The damn lagomorphs are coming. They are coming for your garden. Yep! On my block alone, I have to slow down driving several times daily to avoid creating “road pizza” from the busily hopping bunnies crossing the street from one suburban buffet to another. Our dog, Max, has advised me that every day is now an existential crisis for his peers in our neighborhood. Traditional dog/lagomorph customs have broken down – the traditional woof and chase technique no longer deters the beasts. They have sufficient numbers to mob a valiant pooch interested in protecting the family mansion from their munching.
Just a few years ago, a neighbor pointed out the cute bunnies under her porch, I pointed out that they were merely immature munchers of my lettuce, and I did not take kindly to her sheltering them with such obvious affection. Last winter, they trimmed the blueberry bushes to the snow line, began raiding the bird feeders, and one hopped onto the porch to taunt the dog.
This trend is worrying because we have coyotes, fisher cats, owls, hawks galore, and even a few eagles. Nothing seems to stop the multiplying bunnies. However, Max, sometimes referred to as the “hound,” has pointed out to me that our yard has suffered relatively few depredations this growing season; salad crops undisturbed, kale unnibbled, and so on down the line of crops. This is due, of course, to the intensity of patrol actions on the part of his team of neighborhood dogs and himself, barking bravely through the night to keep the yards safe. Bowser notices a rabbit and starts the chorus; Tony picks it up, and soon Trey adds in his yowls. Down the street, Honey and Cooper soon join in. Soon the neighborhood is alerted to the threat, and the dastardly lagomorphic invaders are forced to retreat toward the woods, away from the lush lettuce, carrots, and other goodies.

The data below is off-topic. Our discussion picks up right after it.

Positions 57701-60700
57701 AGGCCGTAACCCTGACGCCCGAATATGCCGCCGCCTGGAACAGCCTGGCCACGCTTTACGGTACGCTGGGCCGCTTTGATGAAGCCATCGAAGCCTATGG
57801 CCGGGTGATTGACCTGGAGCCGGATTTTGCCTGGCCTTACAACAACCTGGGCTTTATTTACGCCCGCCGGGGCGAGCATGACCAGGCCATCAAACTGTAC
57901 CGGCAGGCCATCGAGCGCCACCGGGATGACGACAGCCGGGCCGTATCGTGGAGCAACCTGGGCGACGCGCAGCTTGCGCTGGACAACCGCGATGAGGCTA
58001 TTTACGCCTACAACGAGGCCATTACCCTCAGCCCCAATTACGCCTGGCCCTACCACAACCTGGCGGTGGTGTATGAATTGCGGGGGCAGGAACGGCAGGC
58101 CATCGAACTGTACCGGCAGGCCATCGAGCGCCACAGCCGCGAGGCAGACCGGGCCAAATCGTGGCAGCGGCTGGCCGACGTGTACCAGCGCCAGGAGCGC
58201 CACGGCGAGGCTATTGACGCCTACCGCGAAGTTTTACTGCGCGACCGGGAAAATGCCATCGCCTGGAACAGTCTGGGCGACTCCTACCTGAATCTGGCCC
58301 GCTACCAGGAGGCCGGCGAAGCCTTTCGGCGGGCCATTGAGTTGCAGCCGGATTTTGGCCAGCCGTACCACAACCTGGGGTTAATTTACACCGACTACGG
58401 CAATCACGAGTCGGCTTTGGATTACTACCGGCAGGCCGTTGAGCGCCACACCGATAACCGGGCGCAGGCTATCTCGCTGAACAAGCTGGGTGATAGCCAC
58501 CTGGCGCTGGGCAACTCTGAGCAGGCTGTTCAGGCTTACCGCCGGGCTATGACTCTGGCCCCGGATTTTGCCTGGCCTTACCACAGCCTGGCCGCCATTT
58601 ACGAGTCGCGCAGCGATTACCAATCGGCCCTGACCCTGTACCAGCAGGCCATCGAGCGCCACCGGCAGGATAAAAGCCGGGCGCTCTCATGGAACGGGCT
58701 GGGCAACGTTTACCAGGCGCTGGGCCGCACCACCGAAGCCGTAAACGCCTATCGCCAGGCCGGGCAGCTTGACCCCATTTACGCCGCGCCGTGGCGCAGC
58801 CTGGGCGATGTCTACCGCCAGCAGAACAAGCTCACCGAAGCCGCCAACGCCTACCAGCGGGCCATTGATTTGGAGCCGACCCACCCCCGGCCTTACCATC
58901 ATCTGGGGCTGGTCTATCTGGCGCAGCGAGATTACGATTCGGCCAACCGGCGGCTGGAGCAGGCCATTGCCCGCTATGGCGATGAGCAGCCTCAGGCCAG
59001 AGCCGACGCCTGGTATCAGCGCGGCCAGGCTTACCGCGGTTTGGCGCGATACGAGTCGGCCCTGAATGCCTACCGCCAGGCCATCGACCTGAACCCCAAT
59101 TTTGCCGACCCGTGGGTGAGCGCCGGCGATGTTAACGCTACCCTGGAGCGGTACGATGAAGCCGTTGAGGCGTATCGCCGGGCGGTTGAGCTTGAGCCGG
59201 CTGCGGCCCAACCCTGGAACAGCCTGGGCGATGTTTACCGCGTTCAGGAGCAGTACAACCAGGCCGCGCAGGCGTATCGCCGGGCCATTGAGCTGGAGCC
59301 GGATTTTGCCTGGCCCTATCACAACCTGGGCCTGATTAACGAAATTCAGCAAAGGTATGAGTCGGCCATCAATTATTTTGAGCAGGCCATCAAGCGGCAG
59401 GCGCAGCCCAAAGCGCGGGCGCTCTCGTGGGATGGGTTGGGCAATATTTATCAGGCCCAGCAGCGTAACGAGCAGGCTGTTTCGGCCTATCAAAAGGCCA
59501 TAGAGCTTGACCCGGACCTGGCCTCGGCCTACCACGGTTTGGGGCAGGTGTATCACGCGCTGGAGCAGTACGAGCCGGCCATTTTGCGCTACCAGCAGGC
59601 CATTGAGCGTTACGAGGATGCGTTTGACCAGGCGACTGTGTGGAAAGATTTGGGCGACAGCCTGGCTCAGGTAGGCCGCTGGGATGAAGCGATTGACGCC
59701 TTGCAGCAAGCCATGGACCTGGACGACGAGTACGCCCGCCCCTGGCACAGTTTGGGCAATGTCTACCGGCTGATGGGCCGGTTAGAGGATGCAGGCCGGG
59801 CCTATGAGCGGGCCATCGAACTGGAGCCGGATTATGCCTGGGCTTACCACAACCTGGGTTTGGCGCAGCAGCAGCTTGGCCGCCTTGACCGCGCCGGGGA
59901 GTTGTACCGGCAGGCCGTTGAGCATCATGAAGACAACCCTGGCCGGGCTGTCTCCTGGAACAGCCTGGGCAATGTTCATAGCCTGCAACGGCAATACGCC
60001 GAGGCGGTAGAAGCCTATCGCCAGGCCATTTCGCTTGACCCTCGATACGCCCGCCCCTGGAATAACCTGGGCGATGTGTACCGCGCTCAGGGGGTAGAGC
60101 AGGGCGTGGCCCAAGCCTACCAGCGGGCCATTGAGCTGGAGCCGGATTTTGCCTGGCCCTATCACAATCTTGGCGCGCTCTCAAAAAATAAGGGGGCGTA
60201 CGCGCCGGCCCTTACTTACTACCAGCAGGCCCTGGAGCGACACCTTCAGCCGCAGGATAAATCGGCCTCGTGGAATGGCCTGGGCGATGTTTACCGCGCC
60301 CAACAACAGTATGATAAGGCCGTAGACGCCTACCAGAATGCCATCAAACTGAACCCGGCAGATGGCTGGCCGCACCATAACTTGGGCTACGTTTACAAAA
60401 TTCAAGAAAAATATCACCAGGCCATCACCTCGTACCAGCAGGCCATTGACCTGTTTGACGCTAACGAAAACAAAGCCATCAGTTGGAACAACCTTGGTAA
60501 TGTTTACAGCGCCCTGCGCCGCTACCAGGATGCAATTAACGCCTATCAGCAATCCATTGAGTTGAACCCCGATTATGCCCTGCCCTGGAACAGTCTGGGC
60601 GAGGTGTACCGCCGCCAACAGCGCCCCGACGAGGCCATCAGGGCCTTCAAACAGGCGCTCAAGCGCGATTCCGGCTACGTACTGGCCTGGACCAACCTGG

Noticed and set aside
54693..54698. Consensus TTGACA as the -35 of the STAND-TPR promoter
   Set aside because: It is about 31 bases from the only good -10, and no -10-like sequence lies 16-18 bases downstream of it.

By now, Max is Basking in the Reflected Glory (BIRGing) of the efforts of the local CCC ( the Coordinated Canine Corps). I ask him to sit, lie down and give him a treat. Then I attempt to explain to him that the noise complaints from all that barking and howling have the neighbors preferring the quiet munching of bunnies to the racket provided by the dogs. Max insists that, like Colonel Kurtz in Apocalypse Now, he and the CCC are misunderstood – the Bunnie War must be won by any means. Loss of sleep is a small price to pay for freedom!
In miniature, the dog/lagomorph crisis is part of more significant problems in our society. It’s the old situation where the solution is worse than the problem, making me concerned for the future.
Max, however, assures me that the CCC will continue its valiant crusade to free us from the bunny apocalypse.